From popular tourist attractions to lesser-known areas, Dolores shares destinations in Maryland as well as regional day trips.
Eastern Shore Maryland
Not far from Easton, on Maryland's Eastern Shore, Tilghman Island and Claiborne are like time capsules of the past. These Chesapeake Bay communities retain their old-fashioned charm and the peaceful lifestyle of yesteryear. Just west of St. Michaels, Maryland, these towns can be reached by traveling west on Route 33.
Do not expect much when you visit these quaint towns. You’ll find the ambiance of days gone by, terrific water views, a glimpse of life in the land of pleasant living, and not much else. The lack of traffic and level roads are perfect for cycling. When driving down these pleasant back roads, remember to slow down for bicyclists and people who stroll down the middle of the road.
There are plenty of spots for birdwatching, fishing, and crabbing, and the sunsets over the Chesapeake Bay are incredible.
On the western edge of Route 33 on Maryland's Eastern Shore, out past St. Michaels, lays Tilghman Island. Across the drawbridge, you can find a place mostly untouched by the modern world- an island filled with beautiful old homes, farms, and boats. On Tilghman Island, you can imagine a Chesapeake Bay community as it once was- peaceful, quiet, and serene.
Tilghman Island History
Fossils have shown that in prehistoric times, Tilghman Island was inhabited by giant beavers the size of bears.
Indigenous Americans lived there during the Ice Age where they dined on seafood. The area is still famous for fishing, and for crabs and oysters.
Once known as Great Choptank Island, then Foster's Island, the area was sold to the Tilghman Family in 1752. The community was established when the Tilghman Family sold off parcels of land for development in the 1840s.
Tilghman Island became populated by watermen and farmers as well as some ship-building businesses. The onset of steamboats in the 1890s created a seafood trade with Baltimore. Steamboats brought tourists over from Baltimore to escape the hot, urban summers
Tilghman Island Today
With a population of little over 800, Tilghman Island is still home to farmers and watermen. Charter boats take visitors out fishing on the Chesapeake Bay for striped bass (rockfish), trout, spot, and croakers. Several marinas offer berths as well as boat rentals for tourists and visitors.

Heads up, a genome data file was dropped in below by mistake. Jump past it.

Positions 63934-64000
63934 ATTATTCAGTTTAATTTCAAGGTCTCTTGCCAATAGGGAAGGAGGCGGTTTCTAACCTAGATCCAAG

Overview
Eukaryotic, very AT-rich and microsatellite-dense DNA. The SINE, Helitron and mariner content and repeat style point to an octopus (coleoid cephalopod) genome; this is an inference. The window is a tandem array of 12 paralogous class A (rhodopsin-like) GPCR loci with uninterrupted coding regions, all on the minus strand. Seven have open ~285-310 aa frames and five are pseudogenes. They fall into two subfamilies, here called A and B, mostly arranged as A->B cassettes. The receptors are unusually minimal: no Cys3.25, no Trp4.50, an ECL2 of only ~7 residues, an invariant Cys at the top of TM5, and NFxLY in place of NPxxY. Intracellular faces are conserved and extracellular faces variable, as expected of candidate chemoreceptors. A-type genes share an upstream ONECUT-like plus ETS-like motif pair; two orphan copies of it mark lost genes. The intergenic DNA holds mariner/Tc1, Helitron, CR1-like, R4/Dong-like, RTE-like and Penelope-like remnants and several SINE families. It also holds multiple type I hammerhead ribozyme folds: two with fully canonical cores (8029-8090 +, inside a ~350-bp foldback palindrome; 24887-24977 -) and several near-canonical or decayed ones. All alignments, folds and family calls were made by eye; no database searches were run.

Black Walnut Point, at the tip of Tilghman Island, features an excellent view of the Chesapeake Bay. It is a great place to fish, cycle, or go birdwatching for eagles, osprey, herons, sandpipers, terns, and hawks.
On a recent trip to Tilghman Island, I spotted several old homes with interesting architecture.
Houses often feature a W shape on the front of the house, which is unique and attractive, and must be great for catching the breeze on a hot summer day and bringing in light during the cooler months.
Claiborne is a quiet village just off Route 33, home to 147 souls, a public boat ramp, and a tiny, hidden beach. Claiborne retains an old-fashioned charm with tree-lined streets and an ambiance that can make you feel like you're on a movie set for a film set in the old south.
After coming to North America in 1621, William Claiborne, a member of the Virginia council, established a trading post on nearby Kent Island. A tobacco farmer, Claiborne also entered into the fur trade with the Susquehannock Indians. He was the first European settler in Maryland.
When Leonard Calvert, the first Governor of Maryland attempted to claim the territory for Maryland, Claiborne refused to give up his rights. The fight that followed proved to be the first naval battle fought in North America.
Claiborne then traveled to England to petition the king, but the king said the claim belonged to Maryland.
In the mid-1800s, Bingham's Steamboat Wharf provided dockage for an oyster company. The small town had a general store and a few watermen's homes.
In 1886, the Baltimore and Eastern Railroad began ferry service between Claiborne and Bay Ridge on the western shore of the Chesapeake Bay. Hopes of making Claiborne a tourist destination (thankfully) failed but the railroad transported people to Easton and Ocean City. The railroad company failed in 1927, leaving Claiborne to the watermen. Remnants of the ferry dock can be seen there today.
Claiborne today remains a simple community of a few homes.
On a recent visit to Claiborne, we spent an evening eating steamed crabs and walking to the boat ramp to watch the sunset over the Chesapeake Bay. We then sat out on the porch of an old waterman's home to listen to the sigh of a breeze stir through the cornfield across the street and two Great Horned Owls call to each other in the trees. The evening could not have been more beautiful.